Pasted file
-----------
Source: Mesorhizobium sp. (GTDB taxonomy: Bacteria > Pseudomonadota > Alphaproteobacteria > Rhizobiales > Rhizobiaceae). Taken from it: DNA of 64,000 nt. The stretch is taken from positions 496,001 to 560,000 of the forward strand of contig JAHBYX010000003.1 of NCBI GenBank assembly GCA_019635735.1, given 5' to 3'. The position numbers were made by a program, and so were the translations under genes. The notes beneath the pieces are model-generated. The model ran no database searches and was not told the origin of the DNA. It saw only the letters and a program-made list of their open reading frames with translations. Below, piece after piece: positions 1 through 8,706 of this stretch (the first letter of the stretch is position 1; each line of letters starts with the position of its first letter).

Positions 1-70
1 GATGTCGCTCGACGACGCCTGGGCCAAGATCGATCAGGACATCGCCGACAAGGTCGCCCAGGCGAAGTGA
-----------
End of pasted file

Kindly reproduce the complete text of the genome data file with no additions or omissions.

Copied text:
Source: Mesorhizobium sp. (GTDB taxonomy: Bacteria > Pseudomonadota > Alphaproteobacteria > Rhizobiales > Rhizobiaceae). Taken from it: DNA of 64,000 nt. The stretch is taken from positions 496,001 to 560,000 of the forward strand of contig JAHBYX010000003.1 of NCBI GenBank assembly GCA_019635735.1, given 5' to 3'. The position numbers were made by a program, and so were the translations under genes. The notes beneath the pieces are model-generated. The model ran no database searches and was not told the origin of the DNA. It saw only the letters and a program-made list of their open reading frames with translations. Below, piece after piece: positions 1 through 8,706 of this stretch (the first letter of the stretch is position 1; each line of letters starts with the position of its first letter).

Positions 1-70
1 GATGTCGCTCGACGACGCCTGGGCCAAGATCGATCAGGACATCGCCGACAAGGTCGCCCAGGCGAAGTGA